The aim of this course is for trade, migration and government officials in relevant agencies as well as experts in civil society and the research community to gain an overview of the different international institutions, multilateral treaties and bilateral agreements governing labour migration. The course focuses particular attention on the treatment of labour mobility in trade agreements, so-called Mode 4 of GATS. The course discusses the reasons behind the lack of meaningful Mode 4 commitments to date, particularly with regard to low-skill services occupations, and discusses various reform proposals such as the plurilateral request and the LDC group request formulated in the context of the WTO's Doha Round. The course also draws lessons from bilateral migration management agreements and how they address various migratory risks facing host and source countries alike, such as overstaying workers, irregular entries, brain drain, worker exploitation, human smuggling and trafficking. Economic partnership agreements are also reviewed for their regulatory advances over Mode 4 of GATS on issues such as migrant worker return, skill testing, mutual recognition of qualifications, joint occupational shortage lists, fast-tracking of visa applications, pro-mobility visas etc. Finally, the course presents a number of new soft law instruments, such as the Global Commission on International Migration (2005) Final Report (2005), the IOM International Agenda for Migration Management (IAMM), the UN High Level Dialogue on Migration and Development in rounding up its analysis of the provisions for managing labour mobility.
At the end of the course, the participants should be able to:
- Identify the different international institutions, multilateral treaties and bilateral agreements governing labour migration;
- Discuss the current treatment of labour mobility in trade agreements (the so-called Mode 4 of GATS) and the various reform proposals made;
- Analyze the reasons behind the lack of meaningful Mode 4 commitments to date; and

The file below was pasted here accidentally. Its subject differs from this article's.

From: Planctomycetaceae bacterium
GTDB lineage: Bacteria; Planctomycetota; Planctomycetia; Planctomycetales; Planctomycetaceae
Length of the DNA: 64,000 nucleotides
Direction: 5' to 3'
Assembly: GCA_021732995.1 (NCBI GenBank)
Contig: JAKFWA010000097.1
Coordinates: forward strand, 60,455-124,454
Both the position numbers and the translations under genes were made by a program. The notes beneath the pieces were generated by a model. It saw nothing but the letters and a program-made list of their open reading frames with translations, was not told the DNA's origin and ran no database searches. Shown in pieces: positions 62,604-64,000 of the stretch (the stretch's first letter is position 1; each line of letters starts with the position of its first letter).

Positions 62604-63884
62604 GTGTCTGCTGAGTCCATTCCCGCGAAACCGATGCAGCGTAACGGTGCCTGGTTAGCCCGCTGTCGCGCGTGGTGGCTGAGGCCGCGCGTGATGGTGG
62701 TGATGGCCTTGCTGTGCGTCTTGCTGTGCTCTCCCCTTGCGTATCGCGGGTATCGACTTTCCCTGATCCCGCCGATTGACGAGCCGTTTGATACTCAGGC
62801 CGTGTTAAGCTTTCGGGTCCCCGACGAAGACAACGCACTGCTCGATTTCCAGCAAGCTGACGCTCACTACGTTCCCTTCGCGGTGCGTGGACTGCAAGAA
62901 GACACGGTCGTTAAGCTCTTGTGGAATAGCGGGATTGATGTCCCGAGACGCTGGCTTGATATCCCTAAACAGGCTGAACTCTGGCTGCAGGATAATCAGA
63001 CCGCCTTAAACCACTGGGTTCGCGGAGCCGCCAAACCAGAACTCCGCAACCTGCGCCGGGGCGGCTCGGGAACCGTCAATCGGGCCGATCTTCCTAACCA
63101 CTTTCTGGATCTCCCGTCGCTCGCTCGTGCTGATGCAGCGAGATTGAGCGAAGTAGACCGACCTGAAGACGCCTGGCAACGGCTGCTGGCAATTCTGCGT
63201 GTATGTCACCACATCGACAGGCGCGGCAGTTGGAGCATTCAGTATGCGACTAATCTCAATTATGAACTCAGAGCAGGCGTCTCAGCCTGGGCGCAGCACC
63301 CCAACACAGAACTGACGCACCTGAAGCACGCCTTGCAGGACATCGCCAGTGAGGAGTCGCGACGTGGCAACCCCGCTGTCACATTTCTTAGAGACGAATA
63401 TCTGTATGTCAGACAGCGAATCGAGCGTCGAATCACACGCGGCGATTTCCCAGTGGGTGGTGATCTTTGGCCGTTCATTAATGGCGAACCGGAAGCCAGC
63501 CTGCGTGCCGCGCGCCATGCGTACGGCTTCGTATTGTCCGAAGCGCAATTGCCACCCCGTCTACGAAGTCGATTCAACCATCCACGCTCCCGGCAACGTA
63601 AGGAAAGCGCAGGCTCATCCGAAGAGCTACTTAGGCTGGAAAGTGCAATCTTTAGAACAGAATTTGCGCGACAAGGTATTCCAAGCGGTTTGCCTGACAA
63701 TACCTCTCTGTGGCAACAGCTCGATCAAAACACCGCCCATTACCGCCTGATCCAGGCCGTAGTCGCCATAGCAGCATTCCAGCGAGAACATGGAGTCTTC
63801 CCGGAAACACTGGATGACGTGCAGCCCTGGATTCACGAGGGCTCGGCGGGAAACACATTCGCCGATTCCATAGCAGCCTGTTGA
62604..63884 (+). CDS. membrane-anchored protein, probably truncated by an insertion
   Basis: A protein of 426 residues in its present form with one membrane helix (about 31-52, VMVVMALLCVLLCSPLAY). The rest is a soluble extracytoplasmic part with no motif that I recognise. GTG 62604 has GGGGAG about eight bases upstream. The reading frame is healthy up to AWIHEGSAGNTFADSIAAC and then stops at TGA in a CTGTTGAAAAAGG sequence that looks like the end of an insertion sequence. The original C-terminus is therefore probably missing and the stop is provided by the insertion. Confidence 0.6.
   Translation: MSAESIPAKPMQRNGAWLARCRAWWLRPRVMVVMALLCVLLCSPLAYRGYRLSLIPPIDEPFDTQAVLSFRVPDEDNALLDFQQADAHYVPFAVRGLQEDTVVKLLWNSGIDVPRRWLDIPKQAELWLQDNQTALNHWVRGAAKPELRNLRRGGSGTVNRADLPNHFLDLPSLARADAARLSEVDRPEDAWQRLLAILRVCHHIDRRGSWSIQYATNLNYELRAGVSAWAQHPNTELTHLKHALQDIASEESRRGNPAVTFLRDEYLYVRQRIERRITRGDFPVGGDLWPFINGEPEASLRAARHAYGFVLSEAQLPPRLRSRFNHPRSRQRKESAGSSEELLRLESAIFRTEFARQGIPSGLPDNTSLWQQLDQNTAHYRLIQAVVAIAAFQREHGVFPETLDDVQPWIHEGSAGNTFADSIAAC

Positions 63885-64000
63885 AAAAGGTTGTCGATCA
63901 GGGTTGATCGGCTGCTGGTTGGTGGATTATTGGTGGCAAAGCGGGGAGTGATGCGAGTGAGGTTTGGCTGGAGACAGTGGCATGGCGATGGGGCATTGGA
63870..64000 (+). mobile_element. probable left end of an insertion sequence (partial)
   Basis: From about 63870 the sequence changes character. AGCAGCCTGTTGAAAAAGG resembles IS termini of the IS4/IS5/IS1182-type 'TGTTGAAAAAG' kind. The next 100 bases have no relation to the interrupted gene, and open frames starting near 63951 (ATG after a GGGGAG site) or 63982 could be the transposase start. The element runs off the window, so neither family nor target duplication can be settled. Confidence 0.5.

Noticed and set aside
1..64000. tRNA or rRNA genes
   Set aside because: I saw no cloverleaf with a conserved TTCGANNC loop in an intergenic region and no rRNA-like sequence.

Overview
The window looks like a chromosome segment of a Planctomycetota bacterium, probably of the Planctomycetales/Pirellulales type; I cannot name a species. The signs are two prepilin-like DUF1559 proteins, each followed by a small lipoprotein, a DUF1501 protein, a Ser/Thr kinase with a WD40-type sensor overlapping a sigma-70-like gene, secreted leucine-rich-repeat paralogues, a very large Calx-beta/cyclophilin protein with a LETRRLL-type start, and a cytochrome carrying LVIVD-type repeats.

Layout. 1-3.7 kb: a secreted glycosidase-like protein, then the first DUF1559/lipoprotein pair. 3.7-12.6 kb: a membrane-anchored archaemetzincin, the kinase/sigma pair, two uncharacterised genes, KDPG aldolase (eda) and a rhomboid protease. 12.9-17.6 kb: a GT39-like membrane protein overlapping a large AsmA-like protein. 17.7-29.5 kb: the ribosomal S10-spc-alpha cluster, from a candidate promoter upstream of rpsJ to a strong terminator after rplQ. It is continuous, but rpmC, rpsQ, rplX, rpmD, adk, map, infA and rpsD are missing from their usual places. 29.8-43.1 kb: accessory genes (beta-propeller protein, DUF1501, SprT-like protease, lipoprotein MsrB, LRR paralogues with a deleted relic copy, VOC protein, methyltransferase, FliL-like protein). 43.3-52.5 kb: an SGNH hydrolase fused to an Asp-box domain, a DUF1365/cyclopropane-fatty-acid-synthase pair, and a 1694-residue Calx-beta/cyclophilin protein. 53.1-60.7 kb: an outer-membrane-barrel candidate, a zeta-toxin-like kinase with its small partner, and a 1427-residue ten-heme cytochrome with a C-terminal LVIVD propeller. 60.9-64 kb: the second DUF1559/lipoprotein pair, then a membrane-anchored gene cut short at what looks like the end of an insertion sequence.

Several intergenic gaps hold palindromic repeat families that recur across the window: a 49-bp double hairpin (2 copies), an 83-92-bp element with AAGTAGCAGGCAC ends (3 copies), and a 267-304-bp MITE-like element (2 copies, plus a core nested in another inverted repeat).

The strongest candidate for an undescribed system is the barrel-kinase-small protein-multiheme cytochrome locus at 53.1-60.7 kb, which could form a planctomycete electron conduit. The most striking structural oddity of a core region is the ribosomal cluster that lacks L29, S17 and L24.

- Review economic partnership agreements for their regulatory advances over Mode 4 of GATS.
The course will be structured around three (3) modules, i.e. one module per week. The last week will be set aside for course completion and wrap-up.
In order to ensure the best possible outreach, the course will be delivered through e-learning. Through a multiple-instructional setting, the goal is to achieve the learning objectives by means of learning technologies that match personal learning styles and by the inclusion of non-linear learning that aims at the development of just-in-time skills of adult learners. At the same time, in order to allow participants maximum flexibility of scheduling , the learning will be conducted in an asynchronous manner. Using a state-of-the-art training architecture, UNITAR will combine self-learning with assessments and online discussions. The pedagogy - adapted specifically to professionals in full-time work - will help train participants through various experiences: absorb (read); do (activity); interact (socialize); reflect (relate to one’s own reality).
This course is designed specifically for senior and middle level officials and professionals wishing to deepen their knowledge and understanding of international trade and migration issues.
A certificate of completion will be issued jointly by UNITAR and WTI to all participants who complete the course-related assignments and assessments successfully.